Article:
At any time in FIG. 3, the user may return to the main menu 21 of the application 16, using utterances such as “main menu”. From Expense main menu 21, if the user says “END expense” or “Main Menu”, then the system processes End Expense 25 and returns to main menu 14 of the initial login.

Illustrated in FIG. 4 is the flow diagram of the new expense process 22 as selected from Expense Menu 21 of FIG. 3.

The New Expense process enables 22 the user to enter new expense items, and is initiated through the Expense Menu 21, the main menu for the expense application 16.

First process 22 prompts the user (at Get_Date 27) for the date of the expense item the user wishes to record. The user may say the date in a variety of formats, (June 22, today, last Tuesday, etc.), and the Get_date part 27 of the system interprets the user's utterance into a standard date format. As described below, the database 4 may contain information or rules that limit or otherwise affect acceptable user responses.

At 28, a Get_Date Data database transaction occurs in response to the Get_Date 27 process results. The system pulls any settings, business rules, customized grammars, or other information contained in the database 4 which could limit or otherwise affect accepted responses. For example, users may be prohibited from entering expense items for dates in the future that have not yet arrived.

Next a Billable/Not Billable step 29 takes place. The system asks the user whether the expense is to be billed to a client, or is an internal expense. In response to user input here is a Billable/Not Billable database transaction 30. The system pulls any settings, business rules, customized grammars, or other information contained in the database 4 which could limit or otherwise affect acceptable user responses. For example, the user may set up his or her account so that all or no expenses are billed to a client, in which case the system may skip this prompt altogether.

At 31, process 22 determines whether the expense is to be treated as Billable. If the expense item is to be billed to a client, the system proceeds to 32, Get_Client. If not, the system proceeds to 34, Get_Category.

At 32, Get_Client prompts the user to say the name of the client to which the expense is associated. At 50 the system 22 compares the user's response with the users' clients as contained in the database 4, accessed as described in step 33. If the client as stated by the user is not currently in the user's list of clients, the system 22 proceeds to the new client module 51 (further detailed in FIG. 7), unless business rules are in place to prevent the user from creating additional clients.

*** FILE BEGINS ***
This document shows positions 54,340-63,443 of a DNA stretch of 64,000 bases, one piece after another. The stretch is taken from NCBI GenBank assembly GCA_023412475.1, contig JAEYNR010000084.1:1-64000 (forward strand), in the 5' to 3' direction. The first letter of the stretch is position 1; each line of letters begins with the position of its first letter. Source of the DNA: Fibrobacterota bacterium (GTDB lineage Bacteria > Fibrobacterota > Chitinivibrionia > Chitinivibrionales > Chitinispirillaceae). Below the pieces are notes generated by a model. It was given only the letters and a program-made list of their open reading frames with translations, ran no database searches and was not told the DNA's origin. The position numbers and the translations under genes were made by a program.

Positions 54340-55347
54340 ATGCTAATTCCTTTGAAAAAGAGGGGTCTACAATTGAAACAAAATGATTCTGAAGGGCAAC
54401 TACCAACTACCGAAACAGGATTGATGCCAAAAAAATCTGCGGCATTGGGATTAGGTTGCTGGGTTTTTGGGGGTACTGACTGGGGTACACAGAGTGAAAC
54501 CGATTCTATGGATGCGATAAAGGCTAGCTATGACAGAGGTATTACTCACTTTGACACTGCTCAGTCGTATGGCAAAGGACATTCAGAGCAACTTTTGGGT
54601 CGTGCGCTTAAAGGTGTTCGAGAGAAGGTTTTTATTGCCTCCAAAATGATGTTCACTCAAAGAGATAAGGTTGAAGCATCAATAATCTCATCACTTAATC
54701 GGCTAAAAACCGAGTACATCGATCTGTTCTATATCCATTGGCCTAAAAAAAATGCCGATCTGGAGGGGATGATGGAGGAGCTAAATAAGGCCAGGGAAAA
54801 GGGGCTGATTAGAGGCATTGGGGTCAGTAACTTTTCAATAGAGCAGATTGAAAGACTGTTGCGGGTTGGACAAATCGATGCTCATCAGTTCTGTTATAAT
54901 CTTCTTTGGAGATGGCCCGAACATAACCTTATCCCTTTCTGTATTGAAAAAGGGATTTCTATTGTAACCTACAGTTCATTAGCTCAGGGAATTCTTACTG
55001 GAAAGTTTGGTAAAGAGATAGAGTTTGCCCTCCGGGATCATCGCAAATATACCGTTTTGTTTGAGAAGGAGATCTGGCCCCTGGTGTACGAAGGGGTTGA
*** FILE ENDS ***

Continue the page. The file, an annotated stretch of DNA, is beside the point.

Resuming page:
At 33, a Get_Client database transaction pulls any settings, business rules, customized grammars, or other information contained in the database 4 which could limit or otherwise affect accepted responses, including the list of clients available to a particular user for billing expenses.

In the case where the expense is not to be billed to a client, Get_Category 34 prompts the user for the category of the expense. The system compares (step 52) the user's response with the expense categories associated with the user, which are contained in the database 4. A Get_Category 35 database transaction pulls any settings, business rules, customized grammars, or other information contained in the database 4 which could limit or otherwise affect accepted responses, including the list of expense categories available to a particular user. If the category is not on the user's list of available categories, the system proceeds to the new category module 53 further detailed in FIG. 9, unless business rules are in place to prevent the user from creating additional categories.

Proceeding with process 22 of FIG. 4, Get_Amount (step 36) prompts the user for the amount of the expense. The system is designed with an option that can be turned on and off (with settings transferred at 37), to take amounts in US$ as well as other currencies. At step 37, a Get_Amount database transaction pulls any settings, business rules, customized grammars, or other information contained in the database 4 which could limit or otherwise affect accepted responses. For example, business rules might be in place that set a maximum for lodging expenses; in this case the user will not be allowed to enter an amount greater than the maximum allowed.

At step 38, the system prompts the user for the method of payment of the expense (cash, credit cards, etc.). The system specifically identifies credit cards used for purchases, in order to match the expense details entered by users with secure electronic credit card feeds, containing their credit card purchase information. A Paid With? database transaction 39 pulls any settings, business rules, customized grammars, or other information contained in the database 4 which could limit or otherwise affect accepted responses, including the list payment types available to a particular user.

The process continues at step 40 with Get_Category-Specific_Data. Depending on the category identified in step 34, and the application settings, business rules, etc. from step 41, the user is asked for category-specific information, for example miles traveled for a mileage category expense. Many of these prompts can be turned on and off by the user depending on his or her needs. Accordingly, Get_Category-Specific_Data database transaction 41 pulls any settings, business rules, customized grammars, or other information contained in the database 4 which determine which if any category-specific prompts it asks, and likewise could limit or otherwise affect accepted responses.